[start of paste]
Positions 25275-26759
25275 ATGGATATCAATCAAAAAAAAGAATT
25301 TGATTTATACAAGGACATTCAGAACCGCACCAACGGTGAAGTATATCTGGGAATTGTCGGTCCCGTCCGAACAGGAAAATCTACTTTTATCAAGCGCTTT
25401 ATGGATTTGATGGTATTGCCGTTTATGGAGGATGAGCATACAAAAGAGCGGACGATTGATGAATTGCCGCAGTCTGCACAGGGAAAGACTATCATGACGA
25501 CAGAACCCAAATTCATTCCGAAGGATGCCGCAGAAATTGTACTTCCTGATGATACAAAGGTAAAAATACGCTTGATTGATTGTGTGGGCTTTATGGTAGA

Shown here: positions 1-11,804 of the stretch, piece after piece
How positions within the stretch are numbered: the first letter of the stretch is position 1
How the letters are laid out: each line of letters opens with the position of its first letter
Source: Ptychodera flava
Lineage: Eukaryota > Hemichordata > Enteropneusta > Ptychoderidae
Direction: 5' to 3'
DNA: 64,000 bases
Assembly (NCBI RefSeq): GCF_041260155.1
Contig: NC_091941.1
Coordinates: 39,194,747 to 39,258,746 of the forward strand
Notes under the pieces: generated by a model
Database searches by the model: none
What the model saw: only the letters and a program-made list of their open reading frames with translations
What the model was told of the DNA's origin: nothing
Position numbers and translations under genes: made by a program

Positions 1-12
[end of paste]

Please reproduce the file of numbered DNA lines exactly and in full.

Positions 25275-26759
25275 ATGGATATCAATCAAAAAAAAGAATT
25301 TGATTTATACAAGGACATTCAGAACCGCACCAACGGTGAAGTATATCTGGGAATTGTCGGTCCCGTCCGAACAGGAAAATCTACTTTTATCAAGCGCTTT
25401 ATGGATTTGATGGTATTGCCGTTTATGGAGGATGAGCATACAAAAGAGCGGACGATTGATGAATTGCCGCAGTCTGCACAGGGAAAGACTATCATGACGA
25501 CAGAACCCAAATTCATTCCGAAGGATGCCGCAGAAATTGTACTTCCTGATGATACAAAGGTAAAAATACGCTTGATTGATTGTGTGGGCTTTATGGTAGA

Shown here: positions 1-11,804 of the stretch, piece after piece
How positions within the stretch are numbered: the first letter of the stretch is position 1
How the letters are laid out: each line of letters opens with the position of its first letter
Source: Ptychodera flava
Lineage: Eukaryota > Hemichordata > Enteropneusta > Ptychoderidae
Direction: 5' to 3'
DNA: 64,000 bases
Assembly (NCBI RefSeq): GCF_041260155.1
Contig: NC_091941.1
Coordinates: 39,194,747 to 39,258,746 of the forward strand
Notes under the pieces: generated by a model
Database searches by the model: none
What the model saw: only the letters and a program-made list of their open reading frames with translations
What the model was told of the DNA's origin: nothing
Position numbers and translations under genes: made by a program

Positions 1-12